Every year, manufacturers and industry insiders gather at the Mobile World Congress to celebrate the latest in mobile and digital technology. From smartphones and smartwatches to virtual reality headsets and internet ready bicycles the MWC is a veritable smorgasbord of gear and gadgetry. Industry leaders, like Samsung, Microsoft, and HTC, come to the MWC to unveil their latest products and to hint at what’s in store for the future. Some of those products will take the world by storm, while others will become minor footnotes in the history of mobile communications. This year saw an impressive array of new gadgets poised to storm the international market, and as always the latest smartphone models garnered much of the attention.
Samsung Galaxy S6 and S6 Edge
Samsung’s Galaxy S6 and S6 Edge were the stars of this year’s MWC. Picking up where the S5 left off, the Galaxy S6 boasts upgraded features across the board including a better camera (16 megapixels), improved screen resolution (2,560×1440 pixels), and an all-aluminum casing. The software has also been upgraded, with a bevy of new apps and an improved fingerprint scanner/authentication feature that rivals Apple’s TouchID. The Galaxy S6 Edge matches the S6 in performance, and ups the ante with a curved premium metal and glass build that clearly sets it apart from its other high end competitors. Both devices feature wireless charging and NFC connectivity.
The LG Magna
While Samsung concentrated on upgrading their flagship model, South Korean competitor LG chose this year to target the burgeoning budget smartphone market. LG brought four new mid-tier smartphones to the MWC this year – the Magna, the Spirit, the Leon and the Joy. The Magna is the most impressive of the bunch, boasting 8GB of internal storage and a 5 inch high definition display. The Magna is solidly built, belying its status as a mid-priced handset, and like all of LG’s offerings this year runs the latest version of Google’s Android operating system.
The Alcatel OneTouch Idol 3
Alcatel may not be a household name, but they are definitely becoming a company worth watching. The OneTouch Idol 3 is being billed as an ‘orientation-free’ device, and as such it has a speaker and a microphone at either end of the smartphone. This means there is no ‘wrong’ way to hold the phone, and you can use it to talk no matter how you are holding it. As a marketing feature it makes the OneTouch Idol unique, if not necessarily startling. However, for a mid-tier phone the Idol offers some impressive features, including a 13 megapixel rear camera, dual front facing speakers, and a high definition display. The OneTouch Idol 3 is 4G and NFC enabled, and runs Android 5.0 Lollipop out of the box.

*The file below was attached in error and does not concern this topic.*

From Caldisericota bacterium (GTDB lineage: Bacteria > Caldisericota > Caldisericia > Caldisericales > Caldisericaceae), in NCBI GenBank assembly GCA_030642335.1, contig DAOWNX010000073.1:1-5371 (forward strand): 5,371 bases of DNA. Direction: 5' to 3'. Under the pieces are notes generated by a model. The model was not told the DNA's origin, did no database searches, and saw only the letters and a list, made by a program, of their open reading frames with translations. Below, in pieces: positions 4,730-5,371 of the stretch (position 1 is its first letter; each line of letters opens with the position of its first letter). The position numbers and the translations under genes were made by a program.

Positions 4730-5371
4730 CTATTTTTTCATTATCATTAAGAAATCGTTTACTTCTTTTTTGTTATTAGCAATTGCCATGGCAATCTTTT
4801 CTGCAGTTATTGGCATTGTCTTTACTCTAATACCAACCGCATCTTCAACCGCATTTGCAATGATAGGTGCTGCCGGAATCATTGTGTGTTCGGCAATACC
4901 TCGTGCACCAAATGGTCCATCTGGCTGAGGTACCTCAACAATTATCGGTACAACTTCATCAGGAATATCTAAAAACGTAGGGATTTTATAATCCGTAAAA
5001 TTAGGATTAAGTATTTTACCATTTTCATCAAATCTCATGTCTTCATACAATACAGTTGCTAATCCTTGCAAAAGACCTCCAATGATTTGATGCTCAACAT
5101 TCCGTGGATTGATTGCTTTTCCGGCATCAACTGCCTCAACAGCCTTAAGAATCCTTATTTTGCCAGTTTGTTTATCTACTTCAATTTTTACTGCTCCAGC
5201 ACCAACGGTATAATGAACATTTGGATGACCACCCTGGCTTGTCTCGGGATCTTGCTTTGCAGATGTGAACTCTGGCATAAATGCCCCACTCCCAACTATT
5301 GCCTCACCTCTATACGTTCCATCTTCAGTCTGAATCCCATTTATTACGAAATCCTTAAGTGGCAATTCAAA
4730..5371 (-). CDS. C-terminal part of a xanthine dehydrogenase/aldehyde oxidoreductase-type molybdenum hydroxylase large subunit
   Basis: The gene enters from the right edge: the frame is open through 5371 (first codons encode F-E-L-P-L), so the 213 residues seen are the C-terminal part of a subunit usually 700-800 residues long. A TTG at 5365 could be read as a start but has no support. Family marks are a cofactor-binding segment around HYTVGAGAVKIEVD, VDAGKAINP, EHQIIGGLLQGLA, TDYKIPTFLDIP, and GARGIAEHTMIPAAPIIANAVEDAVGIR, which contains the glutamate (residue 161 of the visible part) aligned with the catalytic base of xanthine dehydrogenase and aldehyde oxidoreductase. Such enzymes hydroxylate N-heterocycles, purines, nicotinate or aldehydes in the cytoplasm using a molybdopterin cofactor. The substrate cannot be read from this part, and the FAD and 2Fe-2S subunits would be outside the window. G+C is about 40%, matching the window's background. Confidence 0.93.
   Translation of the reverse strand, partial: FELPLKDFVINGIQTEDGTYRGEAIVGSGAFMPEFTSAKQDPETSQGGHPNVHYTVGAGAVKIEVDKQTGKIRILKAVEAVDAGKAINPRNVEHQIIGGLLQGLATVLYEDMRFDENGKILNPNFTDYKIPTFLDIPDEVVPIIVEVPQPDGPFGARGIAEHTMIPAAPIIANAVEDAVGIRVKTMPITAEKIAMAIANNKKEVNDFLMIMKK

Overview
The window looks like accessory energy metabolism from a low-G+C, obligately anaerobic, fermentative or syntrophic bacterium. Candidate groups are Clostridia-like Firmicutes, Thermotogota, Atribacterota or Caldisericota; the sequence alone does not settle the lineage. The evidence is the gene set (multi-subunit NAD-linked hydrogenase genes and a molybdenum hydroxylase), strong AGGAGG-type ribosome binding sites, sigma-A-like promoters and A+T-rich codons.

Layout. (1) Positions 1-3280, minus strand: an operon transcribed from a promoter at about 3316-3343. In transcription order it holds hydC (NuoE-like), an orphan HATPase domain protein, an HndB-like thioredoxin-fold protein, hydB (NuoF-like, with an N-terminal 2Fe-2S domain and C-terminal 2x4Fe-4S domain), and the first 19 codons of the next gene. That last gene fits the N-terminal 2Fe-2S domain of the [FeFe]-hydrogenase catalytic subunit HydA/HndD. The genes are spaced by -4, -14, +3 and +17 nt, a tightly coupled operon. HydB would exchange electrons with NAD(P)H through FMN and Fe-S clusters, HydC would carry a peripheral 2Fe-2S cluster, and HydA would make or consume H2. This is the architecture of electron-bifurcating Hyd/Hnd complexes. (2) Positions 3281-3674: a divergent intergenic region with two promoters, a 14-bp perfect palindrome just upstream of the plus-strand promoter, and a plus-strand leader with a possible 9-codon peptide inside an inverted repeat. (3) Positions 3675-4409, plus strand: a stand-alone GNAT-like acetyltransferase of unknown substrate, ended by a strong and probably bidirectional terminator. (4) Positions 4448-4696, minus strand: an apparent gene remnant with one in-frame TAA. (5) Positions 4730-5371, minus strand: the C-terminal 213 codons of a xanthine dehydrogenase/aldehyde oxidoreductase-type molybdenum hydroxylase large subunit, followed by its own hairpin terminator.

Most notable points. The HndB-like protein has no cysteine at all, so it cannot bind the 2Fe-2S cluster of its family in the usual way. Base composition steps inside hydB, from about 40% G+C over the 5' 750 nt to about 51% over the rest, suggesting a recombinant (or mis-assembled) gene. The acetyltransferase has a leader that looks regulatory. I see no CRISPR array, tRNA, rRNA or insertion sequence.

Microsoft’s Nokia 215
Microsoft’s new Nokia 215 is being marketed as the cheapest internet ready smartphone ever to hit the market, and at about £20 before VAT it definitely lives up to the hype. The Nokia 215 is a very basic smartphone, as one would expect from its price point. It features a 320×240 display, a 0.3 megapixel camera, and 8GB of internal storage. The 215 runs Nokia’s own Series 30+ operating system, and comes pre-loaded with a selection of basic apps like Facebook and Twitter. The Nokia 215 isn’t going to revolutionize the smartphone market, but for a child’s starter phone it can’t be beat for the price.
Google has been working on a revolutionary modular smartphone for a couple of years, and Project Ara is the result of their labours. Partnering with Yezz, a new contender in the smartphone arena, Google has developed an entirely customisable smartphone which allows customers to build their own device out of interchangeable components. The hope is that Project Ara not only brings affordable smartphone technology to the masses, but will give consumers unprecedented control over the cost and performance of their mobile devices. Customers can pick and choose the features they want in a smartphone, designing a handset that fits their needs as well as their budget. Components can also be switched out to accommodate repairs and upgrades. It’s an exciting idea, and Project Ara was easily one of the highlights of this year’s Mobile World Congress.
The Mobile World Congress is an annual event designed to highlight the best in mobile communication innovations. More than a trade show, it turns a spotlight on to the future of personal tech. This year was no different, and fans of smartphones and all things tech were treated to a glimpse or two of the latest in internet ready tech.